This alcoholic yuletide cocktail, called boilo, has been a household staple for more than a century, sipped warm or hot to celebrate the holidays and ward off winter's chill. Boilo parties are in full swing right now as coal-region kitchens fill with the fragrant, intoxicating aroma of spices and citrus.
"It warms you up," said Chris Brokenshire, "and it warms your spirits, too."
The 40-year-old forklift operator from Ringtown knows of what he speaks. He's been making and drinking boilo for nearly 20 years. And now he's hoping to export this obscure cultural oddity to the masses, developing a drink mix that he began selling last month in a few brick-and-mortar stores in Schuylkill County — the epicenter of the boilo-making tradition — as well as online at his website.
Purists may sniff that Brokenshire's powdered boilo mix is a rather generic facsimile of the homemade concoction that's typically made with ingredients like honey, oranges, lemons, caraway and anise seeds, cinnamon sticks, ginger ale, and whiskey.
But people are buying it as fast as his manufacturer can produce it and Brokenshire can bag it. Brokenshire sold out of his initial run of 1,000 bags within a few weeks, and he projects he'll sell 30,000 bags by April, when the arrival of warmer weather marks the end of the traditional boilo-making season. He dreams of replicating — on a smaller scale — the success of Yuengling beer, another coal-region staple that has crossed over to the mainstream.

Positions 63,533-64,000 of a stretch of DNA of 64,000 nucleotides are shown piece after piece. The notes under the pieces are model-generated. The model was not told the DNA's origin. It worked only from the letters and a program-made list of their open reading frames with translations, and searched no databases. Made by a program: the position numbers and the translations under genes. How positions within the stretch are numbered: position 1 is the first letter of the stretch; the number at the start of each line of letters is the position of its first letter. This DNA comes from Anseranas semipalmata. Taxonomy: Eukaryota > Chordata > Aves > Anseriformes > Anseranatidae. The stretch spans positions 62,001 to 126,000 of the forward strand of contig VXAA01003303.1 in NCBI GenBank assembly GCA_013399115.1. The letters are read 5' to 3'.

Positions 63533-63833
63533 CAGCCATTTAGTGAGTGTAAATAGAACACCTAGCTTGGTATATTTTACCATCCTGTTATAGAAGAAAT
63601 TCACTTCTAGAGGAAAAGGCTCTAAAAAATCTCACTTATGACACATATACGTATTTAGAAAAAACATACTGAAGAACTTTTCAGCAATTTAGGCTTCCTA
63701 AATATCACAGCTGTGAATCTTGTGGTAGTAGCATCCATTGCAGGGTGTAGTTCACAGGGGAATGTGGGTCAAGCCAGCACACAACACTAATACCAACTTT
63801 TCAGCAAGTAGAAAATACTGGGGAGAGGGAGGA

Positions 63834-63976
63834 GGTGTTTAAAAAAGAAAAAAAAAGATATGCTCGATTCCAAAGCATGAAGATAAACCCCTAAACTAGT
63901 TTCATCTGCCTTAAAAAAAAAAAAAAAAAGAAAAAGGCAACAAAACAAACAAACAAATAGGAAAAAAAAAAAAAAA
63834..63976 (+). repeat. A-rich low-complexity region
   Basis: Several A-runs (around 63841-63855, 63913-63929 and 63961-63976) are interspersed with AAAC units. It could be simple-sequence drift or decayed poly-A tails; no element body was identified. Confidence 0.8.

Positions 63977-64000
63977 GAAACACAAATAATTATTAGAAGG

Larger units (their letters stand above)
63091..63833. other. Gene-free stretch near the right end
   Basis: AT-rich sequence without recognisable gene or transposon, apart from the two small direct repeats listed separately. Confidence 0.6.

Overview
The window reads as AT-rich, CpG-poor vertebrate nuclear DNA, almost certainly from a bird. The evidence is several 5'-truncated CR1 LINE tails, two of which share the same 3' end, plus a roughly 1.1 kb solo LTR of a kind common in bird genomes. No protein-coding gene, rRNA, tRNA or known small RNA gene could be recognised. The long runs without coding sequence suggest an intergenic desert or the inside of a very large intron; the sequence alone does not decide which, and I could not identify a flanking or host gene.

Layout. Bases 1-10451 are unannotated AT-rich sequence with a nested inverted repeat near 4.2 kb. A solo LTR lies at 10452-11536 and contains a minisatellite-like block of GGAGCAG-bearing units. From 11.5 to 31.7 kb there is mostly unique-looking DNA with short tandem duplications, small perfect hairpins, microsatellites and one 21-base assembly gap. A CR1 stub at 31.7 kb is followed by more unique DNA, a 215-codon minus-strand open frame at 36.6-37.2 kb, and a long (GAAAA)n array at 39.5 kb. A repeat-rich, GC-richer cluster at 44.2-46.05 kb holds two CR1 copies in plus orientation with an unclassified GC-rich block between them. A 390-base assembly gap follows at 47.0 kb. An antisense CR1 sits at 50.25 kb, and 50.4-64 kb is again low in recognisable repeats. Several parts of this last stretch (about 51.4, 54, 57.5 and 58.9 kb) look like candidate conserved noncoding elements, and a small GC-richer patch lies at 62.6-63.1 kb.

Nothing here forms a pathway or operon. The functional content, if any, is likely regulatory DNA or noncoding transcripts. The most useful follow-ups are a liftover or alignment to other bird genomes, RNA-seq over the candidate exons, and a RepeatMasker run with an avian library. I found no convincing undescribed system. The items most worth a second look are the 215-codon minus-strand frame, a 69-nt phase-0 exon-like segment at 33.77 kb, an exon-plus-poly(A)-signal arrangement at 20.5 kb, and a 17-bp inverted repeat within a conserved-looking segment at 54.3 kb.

The budding boilo baron figured his target market would be consumers who don't have a good recipe of their own, and those who simply don't have time to make it from scratch. But he had no idea what to expect when those first $8.99 bags hit stores. After all, this is a tradition in which family recipes are treated like fine heirlooms.
"It was a very scary thing," said Brokenshire, who invested $30,000 in the fledgling business, and whose father and fiancee are helping him get it up and running. "I didn't know how the community would react, because it is so popular and (a commercial version) has never been tested and tried."
The early returns have him ecstatic.
"It's just shooting through the roof," he said. "I never expected to be in a situation like this."
The invention of Lithuanian immigrants, boilo shares ingredients with krupnikas, a traditional spiced honey liquor that has been consumed in Lithuania and Poland (where it is called krupnik) for centuries. Yet the name is unique to a handful of Pennsylvania counties where anthracite coal was mined by European immigrants more than 100 years ago. The cocktail also appears to be related to viryta, a drink popular with the Lithuanian-American community of Baltimore. In fact, viryta is derived from the Lithuanian word for "boil" or "cook."
Leonas Putrius, a researcher at the Lithuanian Research and Studies Center in Chicago, confesses to never having heard of either boilo or viryta before being asked about it. But he said it's clear that immigrants took a little of the Old World with them to the New.
"The first wave of immigrants brought their culture with them and made localized versions of an old tradition," he said.
Ann Wargo, 87, the daughter of Lithuanian immigrants who settled in Pennsylvania's coal region in the late 1800s, recalls a time when all boilo was made with moonshine, either "because they couldn't get anything else, or they didn't have the money to get anything else."
It was strong stuff. "I imagine they probably got into another world" after drinking it, she quipped.
Like most modern boilo makers, Wargo forgoes the illicit hooch in favor of Four Queens, a $10 whiskey distilled in New Jersey.
In a nod to that tradition, Brokenshire's mix calls for the addition of Four Queens (as well as honey and water). Put it in the blender, nuke it for a few seconds, and you have instant boilo.
Mark Kowalonek, third-generation proprietor of the century-old Kowalonek's Kielbasy Shop in Shenandoah, was the first merchant to stock the mix. He hasn't been able to keep it on the shelf.
"We may not sell many to the (local) people because everybody makes it," he said. "But from far away, people are just grabbing them up."